The only kids we see are shoplifters corralled by the local grocer, whom Robert learns to smack as instructed rather than book (the kids, that is, not the grocer). And then there's the well-dressed Dorothe (Mathilde Maack), Ingerlise and Jørgen's little girl, who's often seen creepily pushing a big baby carriage around the town's empty, haunted streets with her teddy bear inside. It seems when bad stuff begins at home, she escapes by pushing the carriage. Funnily enough rumor has it she's not Jørgen's. You just don't know, around here.
Genz toys with the unexpected in ways that transcend the film's various genres. These include the Western too, since Jørgen wears a ten-gallon hat and, as odd and menacing at times as Dennis Hopper's bad guy in 'Blue Velvet,' he winds up in a "shoot out" against Robert. Only, in truly Danish style, the shots exchanged are of whiskey, alternating with chugged bottles of beer. (Another bar regular's face is a dead ringer for Hopper's.)
Robert's an outsider but it's never fully clear whether Skarrild wants to exclude him or lock him in forever as one of theirs. His tarnished rep appeals to them because the town's own morals are generally shaky. There's a running card game of the self-declared "quack" Dr. Zerlang (Lars Brygmann) and other local fixtures want Robert for a fourth at the card table. "Everyone knows everything but says nothing" about you in this town, is the rule, and so they know Robert's secrets when he arrives and soon know more in the nightmare Ingerlise and Jørgen force upon him, which he may eventually resolve, or make worse; he must let the town decide. The town has the last laugh, but so do we.
Adapted from a novel by Erling Jepsen,'Terribly Happy' has been richly rewarded in Denmark for its skillful direction, cinematography, writing, and acting. Henrik Ruben Genz obviously had fun making this. It probably didn't hurt much that both he and Erling Jepsen are from the South Jutland region.
I recently saw this at the 2009 Palm Springs International Film Festival. from writer/director Henrik Ruben Genze based on the novel by Erling Jepsen is a dark and quirky crime story set in a small rural Danish village where everybody knows everything about everyone and they live and die by their own unique code of justice. Robert (Jakob Cedergren) is a cop from the city who has been reassigned as the town marshall because of a mental breakdown he suffered and he has to stay in the demotion until he can work his way back onto the force back in the the city. He immediately discovers the odd and unwelcome clannish ways of border town community and meets Ingerlise (Lena Maria Christiansen), the abused wife of the town bully Jorgen (Kim Bodnia). This is a psychological thriller with suspense and dark comedy woven together in a story that is almost Stephen King-like. The moody cinematography from Jorgen Johansson is excellent and the film moves at a slow pace but never drags down and keeps your interest throughout. I would give this an 8.5 out of 10 and recommend it.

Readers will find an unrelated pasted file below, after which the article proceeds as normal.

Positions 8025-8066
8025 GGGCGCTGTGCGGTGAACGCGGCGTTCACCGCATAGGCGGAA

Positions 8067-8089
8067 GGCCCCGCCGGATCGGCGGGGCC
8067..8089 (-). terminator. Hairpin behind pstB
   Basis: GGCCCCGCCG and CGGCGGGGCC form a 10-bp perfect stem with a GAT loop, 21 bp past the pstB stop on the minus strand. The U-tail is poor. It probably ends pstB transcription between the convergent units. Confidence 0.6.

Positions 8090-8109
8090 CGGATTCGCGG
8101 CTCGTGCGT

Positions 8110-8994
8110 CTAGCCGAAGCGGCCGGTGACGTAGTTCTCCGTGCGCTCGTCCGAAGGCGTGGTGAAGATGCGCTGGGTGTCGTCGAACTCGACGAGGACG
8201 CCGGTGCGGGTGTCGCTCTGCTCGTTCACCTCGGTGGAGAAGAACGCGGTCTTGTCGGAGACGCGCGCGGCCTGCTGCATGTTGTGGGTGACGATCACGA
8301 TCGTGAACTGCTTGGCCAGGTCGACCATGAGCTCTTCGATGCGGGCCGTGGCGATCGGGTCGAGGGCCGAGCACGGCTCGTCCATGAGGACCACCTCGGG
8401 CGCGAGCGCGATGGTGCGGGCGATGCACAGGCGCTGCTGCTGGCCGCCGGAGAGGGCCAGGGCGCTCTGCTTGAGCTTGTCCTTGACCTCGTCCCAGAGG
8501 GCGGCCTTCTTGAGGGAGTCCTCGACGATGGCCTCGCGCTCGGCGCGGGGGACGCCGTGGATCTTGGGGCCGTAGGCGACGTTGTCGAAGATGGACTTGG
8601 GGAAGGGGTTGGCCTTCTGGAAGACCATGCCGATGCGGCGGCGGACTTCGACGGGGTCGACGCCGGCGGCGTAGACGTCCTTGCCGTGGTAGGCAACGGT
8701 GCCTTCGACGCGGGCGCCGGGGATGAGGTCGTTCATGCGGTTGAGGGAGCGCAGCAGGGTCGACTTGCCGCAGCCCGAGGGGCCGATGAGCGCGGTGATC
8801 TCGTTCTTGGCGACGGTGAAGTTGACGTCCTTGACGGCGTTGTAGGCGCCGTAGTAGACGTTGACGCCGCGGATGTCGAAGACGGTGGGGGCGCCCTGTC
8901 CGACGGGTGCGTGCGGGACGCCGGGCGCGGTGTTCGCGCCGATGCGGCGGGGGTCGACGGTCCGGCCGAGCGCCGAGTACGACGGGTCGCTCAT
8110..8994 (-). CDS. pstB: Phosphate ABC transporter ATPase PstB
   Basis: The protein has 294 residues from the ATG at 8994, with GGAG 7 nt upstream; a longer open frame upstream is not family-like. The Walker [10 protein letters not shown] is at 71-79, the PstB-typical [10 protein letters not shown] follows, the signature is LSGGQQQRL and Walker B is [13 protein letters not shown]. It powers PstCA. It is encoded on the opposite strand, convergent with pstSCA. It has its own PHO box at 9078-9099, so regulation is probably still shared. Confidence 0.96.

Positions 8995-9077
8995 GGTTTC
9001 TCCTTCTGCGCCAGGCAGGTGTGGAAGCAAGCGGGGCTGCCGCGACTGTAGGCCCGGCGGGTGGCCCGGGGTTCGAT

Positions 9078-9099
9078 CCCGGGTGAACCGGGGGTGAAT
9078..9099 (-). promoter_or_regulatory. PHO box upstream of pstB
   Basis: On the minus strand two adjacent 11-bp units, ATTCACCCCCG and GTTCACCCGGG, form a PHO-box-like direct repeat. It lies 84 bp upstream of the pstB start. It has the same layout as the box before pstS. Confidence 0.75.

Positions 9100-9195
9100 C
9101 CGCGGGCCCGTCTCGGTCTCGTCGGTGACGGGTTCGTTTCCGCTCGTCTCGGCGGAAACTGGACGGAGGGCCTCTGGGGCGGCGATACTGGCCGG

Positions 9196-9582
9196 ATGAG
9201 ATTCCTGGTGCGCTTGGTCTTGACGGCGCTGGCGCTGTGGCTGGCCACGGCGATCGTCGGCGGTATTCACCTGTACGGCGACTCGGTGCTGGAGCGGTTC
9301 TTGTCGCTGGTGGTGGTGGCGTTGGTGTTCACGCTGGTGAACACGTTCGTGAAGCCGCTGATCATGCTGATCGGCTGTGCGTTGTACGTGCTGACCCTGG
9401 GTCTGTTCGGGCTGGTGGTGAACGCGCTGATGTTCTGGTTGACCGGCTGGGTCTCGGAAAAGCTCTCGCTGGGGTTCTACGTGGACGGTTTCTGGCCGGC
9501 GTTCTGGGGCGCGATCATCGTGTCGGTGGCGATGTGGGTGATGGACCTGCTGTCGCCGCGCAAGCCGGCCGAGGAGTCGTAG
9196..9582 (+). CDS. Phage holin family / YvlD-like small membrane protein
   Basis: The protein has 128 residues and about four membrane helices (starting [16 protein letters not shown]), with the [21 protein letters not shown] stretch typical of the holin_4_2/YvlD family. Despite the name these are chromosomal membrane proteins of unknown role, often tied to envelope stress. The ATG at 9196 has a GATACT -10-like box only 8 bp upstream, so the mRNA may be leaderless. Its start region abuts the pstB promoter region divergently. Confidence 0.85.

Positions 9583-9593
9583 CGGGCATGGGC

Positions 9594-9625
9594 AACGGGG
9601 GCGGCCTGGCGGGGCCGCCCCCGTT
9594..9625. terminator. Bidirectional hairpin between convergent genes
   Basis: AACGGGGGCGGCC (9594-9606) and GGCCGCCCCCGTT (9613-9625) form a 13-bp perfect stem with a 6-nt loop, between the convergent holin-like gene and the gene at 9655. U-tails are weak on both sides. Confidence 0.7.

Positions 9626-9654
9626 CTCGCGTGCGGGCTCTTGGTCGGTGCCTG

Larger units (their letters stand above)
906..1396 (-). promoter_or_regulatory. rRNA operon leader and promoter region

It is happening again. A film is a hit and Hollywood remakes it. Watch
the original before they do that.
Henrik Ruben Genz directs this film (and will direct the remake) that has been compared to a Coen brothers film. The synopsis is simple - Hot Fuzz in Danish, but a noir, not a comedy, even though it is funny at times.
Jakob Cedergren was great as the cop sent to a small town for his transgressions, and who got himself into a bigger mess with Lene Maria Christensen. She was also extremely good, as was her husband, played by Kim Bodnia.
What a great ending!
*** This review may contain spoilers ***
NO SPOILERS HERE! My wife, Carmen, and I saw 11 films at the 2009
Orlando Film Festival. Three TITLES were truly exceptional: HERE and
THERE, The CRIMSON MASK and TERRIBLY HAPPY. This Danish film
noir/psychological thriller deftly redefines Creepy.
Others have compared HAPPY to several films. From the depths of the ID comes this relatively obscure comparative reference: Think DEAD and BURIED(1981)...sans Zombies! If you like predictable, you most definitely don't want to watch HAPPY. Each and every time HAPPY comes to an A) B) C) or D) multiple-choice crossroads juncture pivotal point, it consistently offers the viewer NONE Of The ABOVE as the appropriate thread option!
At the heart of HAPPYs appeal: A deliciously intriguing and universally cross-cultural screenplay/story by Director Henrik Ruben Genz and Dunja Gry Jensen. Hearsay has it Copenhagen cop Robert (Jakob Cedergren, in an amazing but tautly low-key characterization) completely lost it a few months back when he caught his wife in bed with his partner/best friend. He drew his service hand-gun, waved it around threateningly at the philandering pair, but never really got beyond a little saber-rattling...Except for firing off a round into the ceiling. This was enough for 3 months treatment in a loony bin.